AUG 04, 2016 6:05 AM PDT

First Zika Vaccine Trial Underway Amid Florida Outbreak

WRITTEN BY: Xuan Pham
Zika is inching its way into US territory. The past two weeks marked the first instance of local Zika transmission in the US. In response, health officials are deploying measures to contain the mosquito population in the 150-square-meter area of Miami, Florida. In addition, they are also beginning the first Phase I clinical trials of a Zika vaccine on healthy human volunteers a month ahead of schedule.


Last week, the Centers for Disease Control and Prevention confirmed 4 cases of Zika transmission from a mosquito population in Miami, Florida. This week, 11 addition cases were confirmed, also from the same area.

"New test measurements over the weekend showed a risk of continued active transmission in that area," said CDC Director Tom Frieden. "Because of this finding, we are advising pregnant women not to travel to that area and if they have traveled there on or after June 15 to visit their health care provider for testing."
 


This unprecedented travel warning is the first to affect travelers within US boundaries. Under simple circumstances, Zika infection can bring no symptoms at all or cause mild cold-like symptoms, such as fever and headaches. However, Zika has been shown to cause microcephaly in fetuses. As such, the Zika warning is most focused on women who are pregnant or thinking about becoming pregnant. Furthermore, since Zika has been shown to be transmitted through semen, men are also at risk for carrying the disease and transmitting it to their partner.

The CDC officials are currently investigating why mosquito control efforts seemingly failed in this small community in Florida. Among the scarier scenarios is that the mosquito population here has become resistant to pesticides, which means that even more aggressive measures have to be used.

NIH begins testing Zika vaccine in humans | Image: NIAID
Meanwhile, in the lab at the National Institute of Health at Bethesda, Maryland, officials are beginning
the first phase of the Zika vaccine in humans. The aim is to test the safety and efficacy of the vaccine to produce an immune response in people. Developed by the National Institute of Allergy and Infectious Diseases (NIAID), the vaccine is made of a plasmid that encode proteins found in Zika. Theoretically, these proteins would trigger a natural immune response that would protect people from getting infected with the real Zika virus.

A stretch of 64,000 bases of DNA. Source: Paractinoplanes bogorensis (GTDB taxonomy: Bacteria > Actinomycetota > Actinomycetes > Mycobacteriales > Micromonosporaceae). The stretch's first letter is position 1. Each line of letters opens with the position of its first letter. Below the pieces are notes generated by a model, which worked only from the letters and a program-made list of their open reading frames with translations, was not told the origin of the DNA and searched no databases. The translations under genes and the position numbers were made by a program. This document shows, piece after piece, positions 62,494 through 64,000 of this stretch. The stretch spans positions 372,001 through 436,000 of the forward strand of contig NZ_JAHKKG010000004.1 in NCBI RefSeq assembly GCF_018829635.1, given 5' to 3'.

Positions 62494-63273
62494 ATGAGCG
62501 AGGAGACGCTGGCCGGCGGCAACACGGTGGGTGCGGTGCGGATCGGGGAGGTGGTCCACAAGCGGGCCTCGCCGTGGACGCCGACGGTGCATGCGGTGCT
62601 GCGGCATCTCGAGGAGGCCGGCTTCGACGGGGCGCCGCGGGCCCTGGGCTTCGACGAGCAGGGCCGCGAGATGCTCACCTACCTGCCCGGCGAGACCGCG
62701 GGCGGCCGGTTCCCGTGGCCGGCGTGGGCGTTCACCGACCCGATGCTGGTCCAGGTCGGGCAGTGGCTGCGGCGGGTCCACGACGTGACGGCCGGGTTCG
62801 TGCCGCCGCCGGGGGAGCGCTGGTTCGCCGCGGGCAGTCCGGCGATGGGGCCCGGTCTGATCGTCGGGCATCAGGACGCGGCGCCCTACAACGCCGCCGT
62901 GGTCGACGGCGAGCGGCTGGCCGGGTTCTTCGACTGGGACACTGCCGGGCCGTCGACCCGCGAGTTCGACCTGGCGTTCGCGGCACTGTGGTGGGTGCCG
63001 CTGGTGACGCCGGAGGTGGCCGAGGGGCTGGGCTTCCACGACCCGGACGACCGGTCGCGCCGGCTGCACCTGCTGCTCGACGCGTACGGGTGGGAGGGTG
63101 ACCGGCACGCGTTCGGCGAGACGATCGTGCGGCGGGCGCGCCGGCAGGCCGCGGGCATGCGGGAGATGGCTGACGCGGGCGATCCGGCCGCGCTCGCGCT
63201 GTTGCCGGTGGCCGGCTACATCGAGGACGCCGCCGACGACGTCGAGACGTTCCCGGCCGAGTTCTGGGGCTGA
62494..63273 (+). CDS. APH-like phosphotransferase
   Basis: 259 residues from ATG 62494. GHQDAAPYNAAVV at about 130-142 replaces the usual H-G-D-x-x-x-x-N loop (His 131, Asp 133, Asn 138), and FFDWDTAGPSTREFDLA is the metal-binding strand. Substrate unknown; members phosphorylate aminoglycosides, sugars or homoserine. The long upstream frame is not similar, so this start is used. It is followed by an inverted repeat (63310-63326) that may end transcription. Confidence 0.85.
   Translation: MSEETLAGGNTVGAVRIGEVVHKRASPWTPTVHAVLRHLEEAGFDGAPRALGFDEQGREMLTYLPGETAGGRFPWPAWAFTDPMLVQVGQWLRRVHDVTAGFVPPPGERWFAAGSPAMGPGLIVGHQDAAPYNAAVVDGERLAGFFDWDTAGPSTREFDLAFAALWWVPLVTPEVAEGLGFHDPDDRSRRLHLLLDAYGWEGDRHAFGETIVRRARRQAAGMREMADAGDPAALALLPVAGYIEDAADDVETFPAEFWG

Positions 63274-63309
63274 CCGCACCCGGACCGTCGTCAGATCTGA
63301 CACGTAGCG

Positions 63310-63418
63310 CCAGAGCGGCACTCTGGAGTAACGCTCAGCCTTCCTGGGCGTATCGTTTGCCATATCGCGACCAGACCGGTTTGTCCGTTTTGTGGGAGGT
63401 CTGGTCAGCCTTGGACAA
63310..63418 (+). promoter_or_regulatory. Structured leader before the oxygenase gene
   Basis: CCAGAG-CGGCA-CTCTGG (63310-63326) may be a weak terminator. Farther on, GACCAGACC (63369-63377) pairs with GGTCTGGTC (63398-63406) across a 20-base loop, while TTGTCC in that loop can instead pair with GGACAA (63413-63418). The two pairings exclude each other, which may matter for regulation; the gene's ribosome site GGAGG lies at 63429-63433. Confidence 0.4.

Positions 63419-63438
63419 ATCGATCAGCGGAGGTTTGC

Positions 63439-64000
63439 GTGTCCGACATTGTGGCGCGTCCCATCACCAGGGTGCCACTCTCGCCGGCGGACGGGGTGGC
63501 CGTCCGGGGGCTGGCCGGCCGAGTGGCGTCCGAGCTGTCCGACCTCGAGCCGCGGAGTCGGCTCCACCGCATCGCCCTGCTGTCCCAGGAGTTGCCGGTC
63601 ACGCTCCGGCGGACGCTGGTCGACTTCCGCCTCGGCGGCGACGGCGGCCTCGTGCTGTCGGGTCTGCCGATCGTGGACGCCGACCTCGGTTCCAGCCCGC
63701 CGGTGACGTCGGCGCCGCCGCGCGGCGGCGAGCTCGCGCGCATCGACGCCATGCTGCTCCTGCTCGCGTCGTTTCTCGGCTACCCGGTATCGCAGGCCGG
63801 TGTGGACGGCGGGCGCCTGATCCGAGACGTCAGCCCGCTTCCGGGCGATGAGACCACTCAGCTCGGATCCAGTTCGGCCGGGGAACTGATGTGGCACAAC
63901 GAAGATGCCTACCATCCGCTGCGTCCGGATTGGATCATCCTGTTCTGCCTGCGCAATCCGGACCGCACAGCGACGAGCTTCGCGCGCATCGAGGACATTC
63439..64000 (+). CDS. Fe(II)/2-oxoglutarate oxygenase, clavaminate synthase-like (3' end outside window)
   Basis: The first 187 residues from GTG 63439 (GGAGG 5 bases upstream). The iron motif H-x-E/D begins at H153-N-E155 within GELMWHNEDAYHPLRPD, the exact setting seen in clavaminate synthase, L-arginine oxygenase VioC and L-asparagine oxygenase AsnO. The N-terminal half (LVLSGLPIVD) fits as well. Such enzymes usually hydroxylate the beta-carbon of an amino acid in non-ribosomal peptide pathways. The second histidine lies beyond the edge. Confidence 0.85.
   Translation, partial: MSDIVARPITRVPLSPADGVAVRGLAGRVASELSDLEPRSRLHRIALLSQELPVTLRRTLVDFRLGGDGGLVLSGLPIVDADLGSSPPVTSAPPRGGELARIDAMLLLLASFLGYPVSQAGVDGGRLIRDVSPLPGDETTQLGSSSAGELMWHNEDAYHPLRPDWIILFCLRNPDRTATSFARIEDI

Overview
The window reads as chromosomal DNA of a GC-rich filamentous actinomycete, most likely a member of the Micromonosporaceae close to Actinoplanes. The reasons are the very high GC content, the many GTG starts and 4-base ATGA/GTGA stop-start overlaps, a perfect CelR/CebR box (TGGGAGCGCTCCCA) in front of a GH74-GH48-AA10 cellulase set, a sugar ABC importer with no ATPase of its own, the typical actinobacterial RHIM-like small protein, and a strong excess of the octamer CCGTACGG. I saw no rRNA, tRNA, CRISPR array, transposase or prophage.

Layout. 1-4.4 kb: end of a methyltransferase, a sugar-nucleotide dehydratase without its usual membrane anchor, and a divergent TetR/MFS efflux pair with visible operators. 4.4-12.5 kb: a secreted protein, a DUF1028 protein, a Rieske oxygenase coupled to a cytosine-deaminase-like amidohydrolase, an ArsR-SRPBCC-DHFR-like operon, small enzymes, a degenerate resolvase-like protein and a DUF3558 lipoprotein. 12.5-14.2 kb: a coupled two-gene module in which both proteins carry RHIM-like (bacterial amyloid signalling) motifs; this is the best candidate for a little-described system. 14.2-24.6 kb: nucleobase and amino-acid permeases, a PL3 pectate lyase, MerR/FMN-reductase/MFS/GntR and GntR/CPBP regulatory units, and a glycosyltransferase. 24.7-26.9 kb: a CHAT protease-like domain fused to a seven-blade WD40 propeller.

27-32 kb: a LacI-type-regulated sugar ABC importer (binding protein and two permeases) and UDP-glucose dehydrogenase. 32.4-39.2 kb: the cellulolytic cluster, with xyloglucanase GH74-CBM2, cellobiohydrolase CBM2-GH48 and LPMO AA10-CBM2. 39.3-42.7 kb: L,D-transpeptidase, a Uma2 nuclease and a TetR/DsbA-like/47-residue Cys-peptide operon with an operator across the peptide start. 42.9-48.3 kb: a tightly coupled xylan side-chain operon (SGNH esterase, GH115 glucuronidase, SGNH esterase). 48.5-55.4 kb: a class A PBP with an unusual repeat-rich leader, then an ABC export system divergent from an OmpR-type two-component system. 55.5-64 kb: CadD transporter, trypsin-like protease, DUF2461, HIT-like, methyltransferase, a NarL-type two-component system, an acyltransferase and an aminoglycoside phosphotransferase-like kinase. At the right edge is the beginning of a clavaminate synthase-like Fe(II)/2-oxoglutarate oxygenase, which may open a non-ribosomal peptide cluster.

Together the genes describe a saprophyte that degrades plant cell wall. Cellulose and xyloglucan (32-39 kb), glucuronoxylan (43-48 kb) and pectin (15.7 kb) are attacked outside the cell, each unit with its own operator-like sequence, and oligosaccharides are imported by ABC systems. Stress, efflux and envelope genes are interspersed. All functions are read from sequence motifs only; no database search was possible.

"A safe and effective vaccine to prevent Zika virus infection and the devastating birth defects it causes is a public health imperative," said NIAID Director Anthony S. Fauci. "NIAID worked expeditiously to ready a vaccine candidate, and results in animal testing have been very encouraging. We are pleased that we are now able to proceed with this initial study in people. Although it will take some time before a vaccine against Zika is commercially available, the launch of this study is an important step forward."

This early phase study is planned for 80 participants in 3 study sites in the US. Though it deployed a month ahead of schedule, results from this trial aren’t expected until late 2016 or early 2017. And even with favorable results, it may still be several years before a Zika vaccine is commercially available.

Until then, officials urge people to avoid travel to Zika hot spots. Elsewhere, people should take precautions against getting bitten by mosquitos in general. This includes covering exposed skin and using mosquito repellent that contains DEET.

Additional sources: NIAID press release, CNN
About the Author
  • I am a human geneticist, passionate about telling stories to make science more engaging and approachable. Find more of my writing at the Hopkins BioMedical Odyssey blog and at TheGeneTwist.com.
You May Also Like
AUG 08, 2019
Cardiology
AUG 08, 2019
The Best Way to Test Blood Pressure and Find Heart Disease
Heart disease causes hundreds of thousands of deaths annually -- can a new study on blood pressure tests guide doctors toward earlier diagnosis? About one ...
SEP 22, 2019
Technology
SEP 22, 2019
Blood Incubation Using Laser Technology
The world’s first ever blood incubator was developed using laser technology and could someday prevent fatal blood transfusions in critically ill pati...
NOV 12, 2019
Immunology
NOV 12, 2019
Allergy Shots May Work for Kids with Pollen Food Allergy Syndrome
It’s not common for young children to develop pollen food allergy syndrome (PFAS), but for those that do, there’s not too much parents can do o...
JAN 14, 2020
Clinical & Molecular DX
JAN 14, 2020
Can I eat this donut? A quick test for celiac disease.
Genetic testing revealed that our ancestors have been eating wheat, rye, spelt and barley for over 8,000 years. Today, gluten, a protein found within these...
FEB 05, 2020
Clinical & Molecular DX
FEB 05, 2020
A new CRISPR-based test for coronavirus infections
A surge in infections has caused panic surrounding the coronavirus (2019-nCoV) outbreak to reach a fever pitch. Despite being only moderately infective, 20...
FEB 07, 2020
Clinical & Molecular DX
FEB 07, 2020
New diagnostic technology uses levitating proteins
Intrinsic biophysical properties of proteins hold valuable clues about how they function and their role in disease. Take, for example, one of the most comm...
Loading Comments...